I Visited a Russian Bathhouse.

For some time now, I’ve been talking about the idea of the banya experience with some native Russians I know. They always explained it to me as a relaxing, beautiful experience.

Basically, they talked it up real big. And I began buying into their talks, envisioning it as a bathhouse for badasses — the kind of place where you’d see Arnold Schwarzenegger rocking nothing but but a towel and beating up bad guys.

Plus, Andrew Zimmern dug his time there.

So, yeah, I was sold.

And, as I drove up to the Russian banya in Carrollton, I felt amply prepared. It helped that I brought along a Russian-speaking friend, a bottle of vodka and a six-hour swath of day with nothing to do.

But when I laid eyes on the strip mall that the banya is nuzzled into, pretty much every romantic notion in my head died away. Turns out the first-impression reality of the banya wasn’t quite as awesome as I expected it to be. For one thing, there was no Schwarzenegger. Beyond that, the exterior of the place, with its a yellow-beige facade, large windows, and faux-marble mosaic designs were a little drab.

The place just looked tacky. In turn, my knuckles tightened around my bottle of vodka as I strode in, hoping the inside was better than the out.

Thanks to my friends, I wasn’t walking in completely blind. I knew that a banya, in execution, is a pretty simple concept with only slight variances depending on geographical location. Inside, I knew I’d find what the layman might call a “sauna,” although the banya equivalent of it is much more extreme.

That might explain why, once inside, the owner of the banya — a guy named Tony — walked me through the procedures of the spot rather explicitly. It’s all about knowing your body and an exact order of events, he told me. Per his instructions, I began my adventure by taking a shower and rinsing all the oils and lotions from personal hygiene products off of my body. From there, it was a towel around the waist and straight into the banya.

Compared to the average American sauna, this room was motherfucking hot. Like, repent-for-your-sins, abandon-all-hope, you’re-going-to-regret-this hot. The hottest areas of a Russian banya are 240 degrees — steep stuff compared to the 180 degrees of a traditional sauna. And, yeah, the first minute in that sucker is 60 seconds of miserable adjustment. My pores refused to open, so I was left to sit in an obnoxiously hot room, not sweating at all.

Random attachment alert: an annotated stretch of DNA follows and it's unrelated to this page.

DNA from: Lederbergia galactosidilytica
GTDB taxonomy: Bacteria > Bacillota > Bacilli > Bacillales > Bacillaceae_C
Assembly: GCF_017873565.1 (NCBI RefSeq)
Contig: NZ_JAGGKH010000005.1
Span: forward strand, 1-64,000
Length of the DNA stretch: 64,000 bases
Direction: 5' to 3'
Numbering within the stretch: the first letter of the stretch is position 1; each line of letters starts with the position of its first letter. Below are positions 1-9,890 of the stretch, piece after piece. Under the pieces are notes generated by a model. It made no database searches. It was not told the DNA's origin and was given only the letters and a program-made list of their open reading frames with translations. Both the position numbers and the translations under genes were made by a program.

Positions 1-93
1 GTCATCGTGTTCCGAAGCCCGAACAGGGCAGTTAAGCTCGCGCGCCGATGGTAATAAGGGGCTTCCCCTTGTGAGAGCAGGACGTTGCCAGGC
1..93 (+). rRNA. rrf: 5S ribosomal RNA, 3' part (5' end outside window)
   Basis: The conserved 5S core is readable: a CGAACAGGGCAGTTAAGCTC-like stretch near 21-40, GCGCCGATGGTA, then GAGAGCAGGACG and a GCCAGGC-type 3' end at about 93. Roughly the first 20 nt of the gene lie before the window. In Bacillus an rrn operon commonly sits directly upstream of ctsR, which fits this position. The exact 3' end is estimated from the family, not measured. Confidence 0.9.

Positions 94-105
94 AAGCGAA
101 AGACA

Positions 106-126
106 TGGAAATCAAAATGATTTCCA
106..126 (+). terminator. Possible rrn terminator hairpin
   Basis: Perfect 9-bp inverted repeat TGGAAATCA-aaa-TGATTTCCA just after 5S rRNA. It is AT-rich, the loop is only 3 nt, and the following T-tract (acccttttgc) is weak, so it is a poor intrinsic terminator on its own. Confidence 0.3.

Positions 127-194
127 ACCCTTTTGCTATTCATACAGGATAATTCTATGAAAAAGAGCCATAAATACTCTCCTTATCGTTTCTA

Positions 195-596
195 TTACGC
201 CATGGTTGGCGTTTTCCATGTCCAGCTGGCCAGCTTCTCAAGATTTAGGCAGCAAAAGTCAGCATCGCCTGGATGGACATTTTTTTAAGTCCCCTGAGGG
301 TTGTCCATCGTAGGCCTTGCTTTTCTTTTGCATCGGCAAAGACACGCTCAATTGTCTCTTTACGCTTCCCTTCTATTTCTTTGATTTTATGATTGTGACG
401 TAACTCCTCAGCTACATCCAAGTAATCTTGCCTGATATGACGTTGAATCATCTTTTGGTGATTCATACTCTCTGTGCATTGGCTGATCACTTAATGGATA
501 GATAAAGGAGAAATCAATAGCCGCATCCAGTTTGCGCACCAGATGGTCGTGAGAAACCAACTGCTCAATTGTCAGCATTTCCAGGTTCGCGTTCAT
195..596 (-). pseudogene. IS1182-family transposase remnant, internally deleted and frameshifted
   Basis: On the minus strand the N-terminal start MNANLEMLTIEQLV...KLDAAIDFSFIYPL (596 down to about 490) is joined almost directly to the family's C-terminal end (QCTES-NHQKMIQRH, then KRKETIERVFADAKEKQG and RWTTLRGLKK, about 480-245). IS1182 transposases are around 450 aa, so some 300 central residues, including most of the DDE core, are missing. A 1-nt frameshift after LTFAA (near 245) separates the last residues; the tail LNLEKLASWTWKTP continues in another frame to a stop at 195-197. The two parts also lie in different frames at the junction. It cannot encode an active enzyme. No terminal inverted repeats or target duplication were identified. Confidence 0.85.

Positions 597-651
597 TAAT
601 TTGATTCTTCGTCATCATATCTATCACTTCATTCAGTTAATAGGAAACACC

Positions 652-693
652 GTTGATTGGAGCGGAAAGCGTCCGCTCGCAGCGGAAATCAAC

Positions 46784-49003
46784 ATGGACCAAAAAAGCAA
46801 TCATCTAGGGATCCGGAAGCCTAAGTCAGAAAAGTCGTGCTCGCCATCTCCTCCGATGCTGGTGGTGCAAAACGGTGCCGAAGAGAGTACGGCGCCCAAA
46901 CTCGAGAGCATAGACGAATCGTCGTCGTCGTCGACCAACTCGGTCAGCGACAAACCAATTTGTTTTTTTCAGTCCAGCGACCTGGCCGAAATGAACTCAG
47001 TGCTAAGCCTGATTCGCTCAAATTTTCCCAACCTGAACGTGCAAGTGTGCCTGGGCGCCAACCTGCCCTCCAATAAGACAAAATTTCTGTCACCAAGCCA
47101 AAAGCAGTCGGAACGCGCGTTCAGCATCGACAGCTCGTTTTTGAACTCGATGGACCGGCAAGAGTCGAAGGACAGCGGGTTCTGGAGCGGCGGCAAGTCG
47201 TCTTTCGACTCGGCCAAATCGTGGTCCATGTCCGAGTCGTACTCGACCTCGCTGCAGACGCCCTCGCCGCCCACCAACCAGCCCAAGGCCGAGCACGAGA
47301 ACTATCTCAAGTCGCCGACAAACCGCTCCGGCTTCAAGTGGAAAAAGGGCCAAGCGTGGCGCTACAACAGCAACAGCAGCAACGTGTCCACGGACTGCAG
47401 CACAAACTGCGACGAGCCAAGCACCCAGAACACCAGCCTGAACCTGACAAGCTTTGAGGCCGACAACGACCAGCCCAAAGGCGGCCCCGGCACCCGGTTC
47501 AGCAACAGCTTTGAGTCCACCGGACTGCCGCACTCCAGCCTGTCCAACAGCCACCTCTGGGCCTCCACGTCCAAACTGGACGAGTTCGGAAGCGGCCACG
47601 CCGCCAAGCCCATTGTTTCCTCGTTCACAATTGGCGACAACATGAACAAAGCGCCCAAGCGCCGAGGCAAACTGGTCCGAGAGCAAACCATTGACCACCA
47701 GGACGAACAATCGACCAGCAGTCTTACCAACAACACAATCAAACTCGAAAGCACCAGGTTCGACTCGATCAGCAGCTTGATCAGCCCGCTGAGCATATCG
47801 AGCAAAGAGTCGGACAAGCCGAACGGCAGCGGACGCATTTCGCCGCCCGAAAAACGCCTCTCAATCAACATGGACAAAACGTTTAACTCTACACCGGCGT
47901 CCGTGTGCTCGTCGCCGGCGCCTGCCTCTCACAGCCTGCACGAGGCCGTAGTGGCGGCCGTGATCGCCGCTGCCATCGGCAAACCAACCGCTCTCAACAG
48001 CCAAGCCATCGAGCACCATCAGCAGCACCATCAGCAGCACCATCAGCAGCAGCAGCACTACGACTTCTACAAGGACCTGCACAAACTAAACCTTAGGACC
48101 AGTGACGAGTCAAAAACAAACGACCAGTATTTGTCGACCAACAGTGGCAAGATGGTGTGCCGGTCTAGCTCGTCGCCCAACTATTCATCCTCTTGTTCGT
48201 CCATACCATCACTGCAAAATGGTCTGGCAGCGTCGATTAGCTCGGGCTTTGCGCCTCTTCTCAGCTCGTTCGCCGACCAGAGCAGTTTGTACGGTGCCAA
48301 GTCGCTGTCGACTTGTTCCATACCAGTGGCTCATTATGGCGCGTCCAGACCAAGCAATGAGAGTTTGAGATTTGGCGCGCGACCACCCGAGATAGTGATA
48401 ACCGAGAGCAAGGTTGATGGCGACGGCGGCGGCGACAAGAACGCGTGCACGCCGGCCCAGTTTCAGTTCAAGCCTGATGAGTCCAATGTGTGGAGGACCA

Then, all of a sudden, sweat drips just started carving rivulets down my chest and arms. I touched my hair and found it searing. The extreme temperatures of the hot room was magical in a sense. The way it beat me down and drained all my energy just left me defenseless, forced to relax.

What was funny to watch was many other people who came in and simply weren’t prepared for the heat one bit. They spent the majority of their time in what I came to call the light-weight sauna, the sissies.

Me? I spent 20 minutes in that bitch before rushing out of the room and welcoming the relief of the cool air.

There, I found a dining area for those using the banya — a space comprised of plastic patio furniture, which was good, because I couldn’t begin to imagine the horrible stench a cushioned seat would hold after a couple dozen sweating elderly men sat in them. My friend and I took two more trips through the hot room and several shots of vodka before we eventually ordered food and tea from the kitchen up front. After another 20 or so minutes in the sauna, two hot bowls of borscht waited at our table.

The food was better than expected. The borscht was hearty and soothing, the vegetables and meat perfectly cooked. I asked Tony what meats he uses in the soup as he was walking by — a query to which he glibly responded, “If I tell you, I have to kill you.” A part of me believed him. Back to my borscht it was.

The next four hours were a flurry of sweat, vodka, tea and something called “herring under a fur coat.”

On the fourth or so trip to the hot room, my friend and I traded off hitting each other with a venik — dehydrated leaves soaked in hot water that are used to help the skin in some way that I don’t quite understand. Mostly, we just used it as an excuse to beat the shit out of each other with a bundle of branches. Clearly, the vodka had started to take over our adult judgment faculties.

As we entered the fifth hour, exhaustion finally set in. No amount of food or drink could overcome it. We relented and conceded. It was time to leave.

But not before indulging in arguably most important part of the banya experience — the cold plunge. In Russia, this plunge was usually a dive into some snow or ice-cold lake water. Here, they have a small pool filled with water hovering at 40 degrees.

On the 15-foot walk over to the pool from where I was dining, I slipped a few times — a combination of wet rubber and half a bottle of vodka, no doubt. The freezing dip shocked my sense back into place, though. It also closed my pores back up, ensuring a clean body until the next night out on the town.

My heart rate picked up a bit in that pool, too. After submerging myself in the crushingly cold water, I came up as a sharp yelp escaped my lips. I’ve jumped in pools in the dead of winter and I knew what to expect — but that didn’t make it easier.

In the end, though, it was worth the effort.

Listen: I know this all sounds pretty miserable. But it does not take an insane person to enjoy the Russian banya experience. It just takes about $100 in your pocket and a willingness to try some extreme stress relief, which isn’t the oxymoron you might initially believe it to be.

The whole experience kinda ruled, really.

Granted: The vodka helped.

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